Three shot dead, one beheaded in Thai south: police
Suspected separatist insurgents have killed three people in Thailand's turbulent south, beheading one of the victims in the fourth such incident in a week, police said on Thursday.
A group of rebels shot dead a 36-year-old army ranger and his 21-year-old relative in Narathiwat province late on Wednesday, police said, before beheading the younger victim and mutilating both corpses with a knife.
Two soldiers and a civilian have been killed and beheaded in similar attacks in the south since last on Friday, as militants step up a tactic aimed at terrifying villagers so they do not inform authorities, officials say.
Also late on Wednesday in Narathiwat, a 62-year-old man was killed and two of his family injured when militants opened fire in a food shop.
More than 3,600 people have been killed since separatist unrest erupted five years ago in the Muslim-majority south. Tensions have simmered since Thailand annexed the mainly Malay sultanate in 1902.
"If our systems identify that someone has visited one of these places, we will delete these entries from Location History soon after they visit," Jen Fitzpatrick, a senior vice president at Google, wrote in a blog post. "This change will take effect in the coming weeks."
Two Indo-Canadian academics, working on research to advance the betterment of mankind, have been honoured with one of the country's most prestigious awards, the Order of Canada. Their names were in the list published by the office of the governor-general of Canada Mary Simon. Both have been invested (as the bestowal of the awards is described) into the Order as a Member. They are professors Ajay Agrawal and Parminder Raina.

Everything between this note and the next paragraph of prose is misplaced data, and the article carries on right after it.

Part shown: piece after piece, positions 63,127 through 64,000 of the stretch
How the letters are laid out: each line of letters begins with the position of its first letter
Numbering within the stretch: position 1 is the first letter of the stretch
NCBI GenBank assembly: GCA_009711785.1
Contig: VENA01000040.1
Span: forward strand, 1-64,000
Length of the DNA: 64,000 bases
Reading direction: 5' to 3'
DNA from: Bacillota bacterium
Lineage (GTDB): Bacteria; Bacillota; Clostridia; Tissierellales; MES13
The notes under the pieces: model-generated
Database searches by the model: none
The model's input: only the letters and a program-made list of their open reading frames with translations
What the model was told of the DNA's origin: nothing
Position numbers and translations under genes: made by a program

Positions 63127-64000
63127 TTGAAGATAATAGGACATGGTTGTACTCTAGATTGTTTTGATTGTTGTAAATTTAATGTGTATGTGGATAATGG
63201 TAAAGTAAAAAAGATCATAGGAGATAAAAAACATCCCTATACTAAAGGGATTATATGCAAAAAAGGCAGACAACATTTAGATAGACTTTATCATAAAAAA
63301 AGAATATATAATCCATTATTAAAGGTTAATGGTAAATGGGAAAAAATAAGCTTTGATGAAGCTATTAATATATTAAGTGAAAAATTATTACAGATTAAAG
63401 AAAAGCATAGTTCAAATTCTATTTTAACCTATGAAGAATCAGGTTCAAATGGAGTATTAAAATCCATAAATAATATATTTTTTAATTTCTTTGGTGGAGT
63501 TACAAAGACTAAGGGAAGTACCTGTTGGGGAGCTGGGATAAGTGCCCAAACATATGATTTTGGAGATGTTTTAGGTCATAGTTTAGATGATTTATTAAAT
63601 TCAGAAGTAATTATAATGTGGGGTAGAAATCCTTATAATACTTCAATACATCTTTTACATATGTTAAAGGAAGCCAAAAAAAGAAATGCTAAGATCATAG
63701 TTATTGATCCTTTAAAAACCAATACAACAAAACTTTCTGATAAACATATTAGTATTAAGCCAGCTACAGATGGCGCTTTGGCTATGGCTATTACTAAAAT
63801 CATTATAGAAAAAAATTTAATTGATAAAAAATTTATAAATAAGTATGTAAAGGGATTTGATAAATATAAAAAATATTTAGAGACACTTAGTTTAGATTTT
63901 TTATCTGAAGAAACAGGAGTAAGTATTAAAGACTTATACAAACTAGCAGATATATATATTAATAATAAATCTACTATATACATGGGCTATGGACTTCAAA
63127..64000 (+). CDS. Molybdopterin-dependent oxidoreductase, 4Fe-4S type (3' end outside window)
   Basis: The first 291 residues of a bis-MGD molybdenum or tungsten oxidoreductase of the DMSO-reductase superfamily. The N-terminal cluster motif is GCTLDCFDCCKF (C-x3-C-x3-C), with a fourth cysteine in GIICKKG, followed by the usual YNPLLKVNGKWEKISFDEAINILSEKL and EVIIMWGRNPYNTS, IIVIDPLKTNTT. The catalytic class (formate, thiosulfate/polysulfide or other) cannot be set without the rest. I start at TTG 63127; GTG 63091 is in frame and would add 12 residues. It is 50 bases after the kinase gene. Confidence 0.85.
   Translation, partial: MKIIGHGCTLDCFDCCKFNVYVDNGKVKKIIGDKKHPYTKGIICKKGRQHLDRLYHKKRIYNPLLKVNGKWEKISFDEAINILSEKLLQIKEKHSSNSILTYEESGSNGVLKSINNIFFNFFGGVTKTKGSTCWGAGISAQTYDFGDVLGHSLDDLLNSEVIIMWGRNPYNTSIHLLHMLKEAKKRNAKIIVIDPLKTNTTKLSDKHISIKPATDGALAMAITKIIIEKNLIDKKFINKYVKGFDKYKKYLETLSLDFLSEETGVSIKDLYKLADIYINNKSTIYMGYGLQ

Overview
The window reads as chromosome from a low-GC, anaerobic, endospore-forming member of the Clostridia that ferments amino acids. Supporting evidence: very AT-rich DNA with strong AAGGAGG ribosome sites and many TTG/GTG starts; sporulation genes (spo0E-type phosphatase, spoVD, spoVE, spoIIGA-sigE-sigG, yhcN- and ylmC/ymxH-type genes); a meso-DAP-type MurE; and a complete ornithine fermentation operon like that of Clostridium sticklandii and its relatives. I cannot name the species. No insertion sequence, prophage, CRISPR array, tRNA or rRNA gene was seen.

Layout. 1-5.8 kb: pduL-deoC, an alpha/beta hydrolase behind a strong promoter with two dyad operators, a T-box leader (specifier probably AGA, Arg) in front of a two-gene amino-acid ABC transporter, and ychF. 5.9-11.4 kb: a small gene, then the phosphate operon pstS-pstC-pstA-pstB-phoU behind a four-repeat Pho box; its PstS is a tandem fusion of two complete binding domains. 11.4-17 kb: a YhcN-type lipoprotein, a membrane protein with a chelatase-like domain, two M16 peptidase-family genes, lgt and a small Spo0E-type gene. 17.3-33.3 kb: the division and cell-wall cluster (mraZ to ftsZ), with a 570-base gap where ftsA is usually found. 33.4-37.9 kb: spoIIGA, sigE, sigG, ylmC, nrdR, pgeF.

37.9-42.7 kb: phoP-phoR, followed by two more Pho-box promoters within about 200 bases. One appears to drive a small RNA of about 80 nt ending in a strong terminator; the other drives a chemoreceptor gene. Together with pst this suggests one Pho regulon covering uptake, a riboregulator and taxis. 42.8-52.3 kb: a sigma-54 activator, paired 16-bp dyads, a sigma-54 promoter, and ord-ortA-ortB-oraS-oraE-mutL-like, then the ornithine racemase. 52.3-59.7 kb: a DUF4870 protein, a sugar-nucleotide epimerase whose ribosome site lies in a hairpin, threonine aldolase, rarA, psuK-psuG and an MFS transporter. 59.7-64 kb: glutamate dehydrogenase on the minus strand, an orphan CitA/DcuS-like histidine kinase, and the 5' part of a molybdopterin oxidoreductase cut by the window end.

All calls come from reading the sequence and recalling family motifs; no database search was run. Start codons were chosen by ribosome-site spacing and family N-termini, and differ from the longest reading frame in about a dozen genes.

The world's richest person, Elon Musk, has not tweeted in about 10 days and it can't go unnoticed. The 51-year-old business tycoon has 100 million followers on the microblogging site, which he is planning to buy. Since April, he has been making headlines for the $44 billion deal and his comments and concerns about the presence of a large number of fake accounts on Twitter.
The Taliban's reclusive supreme leader Haibatullah Akhundzada joined a large gathering of nationwide religious leaders in Kabul on Friday, the state news agency said, adding he would give a speech. The Taliban's state-run Bakhtar News Agency confirmed the reclusive leader, who is based in the southern city of Kandahar, was attending the meeting of more than 3,000 male participants from around the country, aimed at discussing issues of national unity.
As the country prepares to celebrate the 155th anniversary of the formation of the Canadian Confederation, Canada Day, the traditional centre of festivities, Parliament Hill in Ottawa, will be off limits as protesters linked to the Freedom Convoy begin gathering in the capital for the long weekend. Various events have been listed by protesters including a march to Parliament Hill on Friday.